Mrk's Profile User Rating: -----

Reputation: 29 Craftsman
Active Members
Active Posts:
66 (0.03 per day)
03-December 09
Profile Views:
Last Active:
User is offline Jul 06 2015 12:02 AM

Previous Fields

Dream Kudos:

Latest Visitors

Icon   Mrk has not set their status

Posts I've Made

  1. In Topic: What is the best way to begin in C++?

    Posted 2 Nov 2013

    I would recommend taking a basic computer science course somewhere along the way. Having an understanding of bits and bytes, binary and hex, registers and logic gates and assembly code, etc, will help you understand programming better.
  2. In Topic: intro to programming

    Posted 7 Oct 2013

    I assume you know how to print out the answer in lower case right. For example, user inputs m so the programs prints out l and n. Then all you have to do is convert to uppercase. There are at least three ways to do that and the most basic way is to just subtract 32 from the lower case to get the upper case. For example, l has an ASCII value of 108, so subtract 32 to get uppercase L, which has an ASCII value of 76.

    Look at an ASCII chart and see what the relationship is between the values for the lowercase set of letters and the uppercase set of letters. You will see that the lowercase letters are always 32 higher than the uppercase letters.
  3. In Topic: Stuck on basic code

    Posted 27 Sep 2013

    Every variable must have a type:

    int x = 0;
    float y = 0;
    double z = 0;

    Likewise, any literal value also has a type:

    15 means an integer with a value of 15.
    15.0 means a double with a value of 15.
    15.0f means a float with a value of 15.

    Any number that has a decimal point in it is automatically a double value, unless it is followed by an "f" in which case it is a float, and any number without a decimal point is an integer. Notice line 9 in your code:

    tax = (6.75/100)*meal;

    You have a double literal, 6.75 which results in a double result ((6.75/100) *meal) being assigned to "tax" which is a float. The compiler has to convert the double result into a float to fit it inside "tax", so you get this warning: "conversion from 'double' to 'float', possible loss of data". In this case there happens to be no loss of data so no problem. But it's good to eliminate all warnings anyway, so putting an "f" after 6.75 (6.75f) causes the result to be a float value which is assigned to the float "tax", and so no warning.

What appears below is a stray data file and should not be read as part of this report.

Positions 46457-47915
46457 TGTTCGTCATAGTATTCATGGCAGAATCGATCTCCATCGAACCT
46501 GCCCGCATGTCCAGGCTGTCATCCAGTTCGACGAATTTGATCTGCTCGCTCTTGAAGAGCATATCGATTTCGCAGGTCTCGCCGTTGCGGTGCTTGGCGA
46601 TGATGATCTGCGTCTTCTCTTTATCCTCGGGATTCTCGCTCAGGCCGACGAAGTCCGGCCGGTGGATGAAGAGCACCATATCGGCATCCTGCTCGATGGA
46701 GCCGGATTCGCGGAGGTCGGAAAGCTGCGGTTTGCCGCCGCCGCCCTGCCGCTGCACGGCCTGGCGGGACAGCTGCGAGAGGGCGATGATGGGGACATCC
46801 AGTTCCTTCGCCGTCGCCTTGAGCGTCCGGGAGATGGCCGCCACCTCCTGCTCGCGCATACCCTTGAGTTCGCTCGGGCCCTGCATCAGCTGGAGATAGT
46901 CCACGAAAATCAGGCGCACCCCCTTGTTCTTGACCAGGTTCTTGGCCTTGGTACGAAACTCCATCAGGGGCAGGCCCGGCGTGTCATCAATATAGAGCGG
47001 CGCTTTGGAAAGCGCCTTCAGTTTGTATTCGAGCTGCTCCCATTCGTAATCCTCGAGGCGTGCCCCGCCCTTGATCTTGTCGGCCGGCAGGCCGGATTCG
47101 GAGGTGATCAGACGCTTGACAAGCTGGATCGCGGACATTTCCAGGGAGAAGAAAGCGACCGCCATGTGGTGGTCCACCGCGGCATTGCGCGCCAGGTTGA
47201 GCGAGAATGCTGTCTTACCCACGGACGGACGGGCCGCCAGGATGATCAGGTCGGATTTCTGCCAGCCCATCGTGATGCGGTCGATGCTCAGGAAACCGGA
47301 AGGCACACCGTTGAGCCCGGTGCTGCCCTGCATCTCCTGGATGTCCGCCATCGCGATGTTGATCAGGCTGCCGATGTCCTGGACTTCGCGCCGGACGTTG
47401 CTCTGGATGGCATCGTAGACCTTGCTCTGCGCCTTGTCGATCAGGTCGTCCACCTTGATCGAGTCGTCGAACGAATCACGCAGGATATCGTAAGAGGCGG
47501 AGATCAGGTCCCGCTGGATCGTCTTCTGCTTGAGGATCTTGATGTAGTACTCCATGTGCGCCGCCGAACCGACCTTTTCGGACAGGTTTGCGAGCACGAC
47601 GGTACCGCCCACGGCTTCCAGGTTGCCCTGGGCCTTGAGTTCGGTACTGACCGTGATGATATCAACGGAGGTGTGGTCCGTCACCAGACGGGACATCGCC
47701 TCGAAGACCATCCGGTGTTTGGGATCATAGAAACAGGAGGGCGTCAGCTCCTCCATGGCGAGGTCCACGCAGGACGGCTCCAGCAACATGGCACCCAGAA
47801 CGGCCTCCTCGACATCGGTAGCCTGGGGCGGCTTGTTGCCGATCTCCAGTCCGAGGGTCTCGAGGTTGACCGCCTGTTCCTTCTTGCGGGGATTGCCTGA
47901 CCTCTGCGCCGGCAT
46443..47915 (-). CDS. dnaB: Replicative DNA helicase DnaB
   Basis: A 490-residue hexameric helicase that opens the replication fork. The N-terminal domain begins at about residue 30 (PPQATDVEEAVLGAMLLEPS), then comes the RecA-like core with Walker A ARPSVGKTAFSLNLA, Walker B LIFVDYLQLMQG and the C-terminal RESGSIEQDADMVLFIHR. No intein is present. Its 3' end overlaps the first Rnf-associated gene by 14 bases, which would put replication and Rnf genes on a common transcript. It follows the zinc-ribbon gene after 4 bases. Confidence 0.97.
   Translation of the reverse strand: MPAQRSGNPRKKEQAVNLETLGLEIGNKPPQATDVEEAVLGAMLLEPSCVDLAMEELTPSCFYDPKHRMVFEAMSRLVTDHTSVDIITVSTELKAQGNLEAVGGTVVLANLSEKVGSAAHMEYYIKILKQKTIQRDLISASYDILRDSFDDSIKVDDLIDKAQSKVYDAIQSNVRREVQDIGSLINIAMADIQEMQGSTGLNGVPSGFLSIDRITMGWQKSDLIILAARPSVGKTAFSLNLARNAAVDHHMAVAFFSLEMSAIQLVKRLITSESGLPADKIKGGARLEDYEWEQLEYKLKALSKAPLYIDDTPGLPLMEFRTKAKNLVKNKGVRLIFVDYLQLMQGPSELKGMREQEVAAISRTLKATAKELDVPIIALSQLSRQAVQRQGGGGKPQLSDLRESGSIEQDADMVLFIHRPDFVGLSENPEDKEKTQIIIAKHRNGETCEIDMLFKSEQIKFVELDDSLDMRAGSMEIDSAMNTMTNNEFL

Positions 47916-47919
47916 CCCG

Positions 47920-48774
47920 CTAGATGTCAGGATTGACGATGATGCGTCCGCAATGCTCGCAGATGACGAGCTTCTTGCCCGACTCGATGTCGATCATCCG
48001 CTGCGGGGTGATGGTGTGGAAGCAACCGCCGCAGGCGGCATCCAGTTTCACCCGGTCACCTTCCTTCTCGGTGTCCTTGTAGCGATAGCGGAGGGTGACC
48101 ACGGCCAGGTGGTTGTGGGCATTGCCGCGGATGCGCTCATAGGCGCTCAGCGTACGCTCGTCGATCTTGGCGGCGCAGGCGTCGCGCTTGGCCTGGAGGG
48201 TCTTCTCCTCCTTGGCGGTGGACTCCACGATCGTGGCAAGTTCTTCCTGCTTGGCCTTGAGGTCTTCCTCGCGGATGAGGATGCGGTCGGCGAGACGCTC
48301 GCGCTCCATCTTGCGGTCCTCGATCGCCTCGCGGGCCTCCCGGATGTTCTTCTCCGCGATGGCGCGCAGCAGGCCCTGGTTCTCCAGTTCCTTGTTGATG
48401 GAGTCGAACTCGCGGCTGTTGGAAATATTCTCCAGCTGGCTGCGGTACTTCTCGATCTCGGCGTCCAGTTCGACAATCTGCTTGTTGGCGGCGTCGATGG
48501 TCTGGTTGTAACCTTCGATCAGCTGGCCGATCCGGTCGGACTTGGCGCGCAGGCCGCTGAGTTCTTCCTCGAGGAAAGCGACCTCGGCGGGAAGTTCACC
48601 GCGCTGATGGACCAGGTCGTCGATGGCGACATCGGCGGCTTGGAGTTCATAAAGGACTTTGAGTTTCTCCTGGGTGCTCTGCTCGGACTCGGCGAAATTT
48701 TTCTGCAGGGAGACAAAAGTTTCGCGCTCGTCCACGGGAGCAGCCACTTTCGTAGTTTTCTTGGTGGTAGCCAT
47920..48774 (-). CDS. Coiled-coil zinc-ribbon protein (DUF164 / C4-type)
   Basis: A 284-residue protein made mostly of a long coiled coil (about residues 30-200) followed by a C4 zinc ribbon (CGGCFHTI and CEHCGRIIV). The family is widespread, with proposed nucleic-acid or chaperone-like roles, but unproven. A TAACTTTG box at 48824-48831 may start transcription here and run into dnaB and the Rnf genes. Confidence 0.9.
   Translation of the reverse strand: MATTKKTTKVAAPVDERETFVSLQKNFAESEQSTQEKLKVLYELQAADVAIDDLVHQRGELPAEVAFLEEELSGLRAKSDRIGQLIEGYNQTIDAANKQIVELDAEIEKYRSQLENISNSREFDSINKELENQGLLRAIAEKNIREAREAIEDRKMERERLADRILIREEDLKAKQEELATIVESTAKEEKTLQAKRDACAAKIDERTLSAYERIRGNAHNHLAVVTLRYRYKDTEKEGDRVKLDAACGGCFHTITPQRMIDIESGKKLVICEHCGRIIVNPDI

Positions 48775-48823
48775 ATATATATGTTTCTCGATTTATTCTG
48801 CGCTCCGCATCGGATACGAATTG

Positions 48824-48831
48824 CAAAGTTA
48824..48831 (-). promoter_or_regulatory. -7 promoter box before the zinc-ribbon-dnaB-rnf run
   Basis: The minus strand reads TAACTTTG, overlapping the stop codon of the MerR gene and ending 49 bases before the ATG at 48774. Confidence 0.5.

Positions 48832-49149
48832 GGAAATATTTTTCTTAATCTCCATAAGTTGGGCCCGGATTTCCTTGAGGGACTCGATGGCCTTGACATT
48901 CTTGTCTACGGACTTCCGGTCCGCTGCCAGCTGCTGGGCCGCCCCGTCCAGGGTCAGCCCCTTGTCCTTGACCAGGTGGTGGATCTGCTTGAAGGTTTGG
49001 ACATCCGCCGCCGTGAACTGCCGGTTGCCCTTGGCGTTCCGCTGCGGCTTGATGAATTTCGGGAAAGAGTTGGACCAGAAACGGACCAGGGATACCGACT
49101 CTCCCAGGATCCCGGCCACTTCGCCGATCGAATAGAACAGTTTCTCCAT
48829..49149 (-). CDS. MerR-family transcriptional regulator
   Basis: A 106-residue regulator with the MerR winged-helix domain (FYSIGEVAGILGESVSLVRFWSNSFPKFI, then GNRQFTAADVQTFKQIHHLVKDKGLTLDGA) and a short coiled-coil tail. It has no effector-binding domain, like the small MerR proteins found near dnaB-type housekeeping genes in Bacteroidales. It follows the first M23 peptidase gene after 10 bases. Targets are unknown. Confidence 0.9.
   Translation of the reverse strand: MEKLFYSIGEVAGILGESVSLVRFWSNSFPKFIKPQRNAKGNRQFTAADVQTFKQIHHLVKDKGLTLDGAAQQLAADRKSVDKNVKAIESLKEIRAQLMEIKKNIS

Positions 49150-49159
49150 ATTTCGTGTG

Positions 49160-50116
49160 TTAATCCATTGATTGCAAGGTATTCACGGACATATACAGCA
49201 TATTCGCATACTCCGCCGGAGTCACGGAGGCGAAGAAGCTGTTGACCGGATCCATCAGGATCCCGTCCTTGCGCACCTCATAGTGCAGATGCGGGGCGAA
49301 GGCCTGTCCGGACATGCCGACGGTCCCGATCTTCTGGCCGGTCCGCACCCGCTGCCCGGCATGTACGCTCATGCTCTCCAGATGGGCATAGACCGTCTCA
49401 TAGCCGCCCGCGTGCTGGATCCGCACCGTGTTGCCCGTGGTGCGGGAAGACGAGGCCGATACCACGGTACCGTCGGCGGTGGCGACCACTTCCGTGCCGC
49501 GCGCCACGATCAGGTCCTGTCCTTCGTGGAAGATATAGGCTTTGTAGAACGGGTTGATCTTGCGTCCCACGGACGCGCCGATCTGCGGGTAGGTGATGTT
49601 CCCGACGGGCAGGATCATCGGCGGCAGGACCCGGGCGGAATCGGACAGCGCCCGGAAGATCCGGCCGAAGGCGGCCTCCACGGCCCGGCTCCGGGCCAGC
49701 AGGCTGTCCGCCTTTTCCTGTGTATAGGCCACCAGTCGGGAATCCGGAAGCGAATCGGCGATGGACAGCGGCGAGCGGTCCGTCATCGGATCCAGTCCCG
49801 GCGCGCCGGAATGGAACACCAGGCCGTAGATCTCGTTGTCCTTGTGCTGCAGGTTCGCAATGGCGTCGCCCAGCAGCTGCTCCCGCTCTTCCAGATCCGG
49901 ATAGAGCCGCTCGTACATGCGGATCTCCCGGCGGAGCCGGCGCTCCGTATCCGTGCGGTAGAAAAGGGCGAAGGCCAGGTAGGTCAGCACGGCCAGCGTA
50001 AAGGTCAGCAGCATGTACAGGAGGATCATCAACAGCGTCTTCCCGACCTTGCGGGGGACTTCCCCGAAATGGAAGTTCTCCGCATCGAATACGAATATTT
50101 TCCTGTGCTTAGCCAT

Now to address your problem. In line 11 you have:

    tip = (15/100)*total;

    So you are dividing the integer 15 by the integer 100 and getting less than zero, a fractional part for a result. And you know an integer cannot hold fractional parts. So (15/100) = 0 when dealing with integers. So just change those two literals to floats like so:

    tip = (15.0f/100.0f)*total; .... or you could just do this:
    tip = (15.0f/100)*total; .....and that would work just as well. Or you could:
    tip = (15.0/100)*total; ...... but you would get that warning about the double having to be converted into a float to fit within "tip" which isn't good practice (but in this case works just fine).

    And just so you know (and maybe you already do : ) but you are using magic numbers in your code. It's not good practice to use "magic numbers", like what is (6.75/100) supposed to do? And why? Also ---> (15/100) what's this? What magic does that quantity perform? And how? It would be better to do it this way:

    #include <iostream>
    using namespace std;
    int main()
        float meal, tax, tip, total;
        float TaxRate = (6.75f/100);
        float TipRate = (15.0f/100); 
        meal = 445;
        tax = TaxRate * meal;      easier to understand.
        total = meal+tax;
        tip = TipRate * total;     easier to understand.
        cout<<"Total meal cost is " <<total <<endl;
        cout<<"Tax is " <<tax <<endl;
        cout<<"Tip is " <<tip;

    Another advantage to doing it this way is that if the tip rate or the tax rate should change later, and you used those "magic numbers" all over the place (if your program was much larger) then you would have to go throughout your whole program and track down each time you used those magic numbers to change them. But if you used variables instead, all you would have to do is update the variables "TaxRate" and "TipRate" once and the rest of your program would be all set, rather than looking throughout your whole program to find and update all of those magic numbers that you used all over the place!

    It would also be good to make those variables constant, like so:

    const float TaxRate = (6.75f/100);
    const float TipRate = (15.0f/100);

My Information

Member Title:
D.I.C Head
Age Unknown
Birthday Unknown

Contact Information

Click here to e-mail me



Mrk has no profile comments yet. Why not say hello?